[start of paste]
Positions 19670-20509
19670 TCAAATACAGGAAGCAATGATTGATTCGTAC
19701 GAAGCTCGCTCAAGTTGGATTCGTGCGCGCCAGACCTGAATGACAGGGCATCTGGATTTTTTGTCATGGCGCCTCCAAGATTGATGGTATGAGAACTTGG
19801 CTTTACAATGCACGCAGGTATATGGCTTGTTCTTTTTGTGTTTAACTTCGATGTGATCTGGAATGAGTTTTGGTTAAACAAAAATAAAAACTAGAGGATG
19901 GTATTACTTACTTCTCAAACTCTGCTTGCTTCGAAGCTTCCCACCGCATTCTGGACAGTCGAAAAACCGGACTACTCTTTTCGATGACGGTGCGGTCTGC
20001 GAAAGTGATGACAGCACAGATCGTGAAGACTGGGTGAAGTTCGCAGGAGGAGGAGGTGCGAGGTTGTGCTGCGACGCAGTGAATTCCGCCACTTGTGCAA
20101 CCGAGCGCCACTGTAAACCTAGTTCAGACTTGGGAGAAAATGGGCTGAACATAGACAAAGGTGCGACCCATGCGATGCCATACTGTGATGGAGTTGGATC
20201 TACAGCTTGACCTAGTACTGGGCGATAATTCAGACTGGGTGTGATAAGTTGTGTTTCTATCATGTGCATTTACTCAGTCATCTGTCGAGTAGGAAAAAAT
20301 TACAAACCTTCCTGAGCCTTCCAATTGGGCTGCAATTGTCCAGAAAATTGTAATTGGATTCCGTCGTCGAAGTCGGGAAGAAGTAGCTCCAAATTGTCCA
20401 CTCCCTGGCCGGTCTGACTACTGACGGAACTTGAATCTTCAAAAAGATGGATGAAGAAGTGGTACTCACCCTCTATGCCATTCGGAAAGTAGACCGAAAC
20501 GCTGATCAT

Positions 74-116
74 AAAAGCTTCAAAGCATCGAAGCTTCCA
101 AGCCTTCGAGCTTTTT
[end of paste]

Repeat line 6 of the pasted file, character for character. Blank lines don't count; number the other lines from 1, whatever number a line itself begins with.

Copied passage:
20001 GAAAGTGATGACAGCACAGATCGTGAAGACTGGGTGAAGTTCGCAGGAGGAGGAGGTGCGAGGTTGTGCTGCGACGCAGTGAATTCCGCCACTTGTGCAA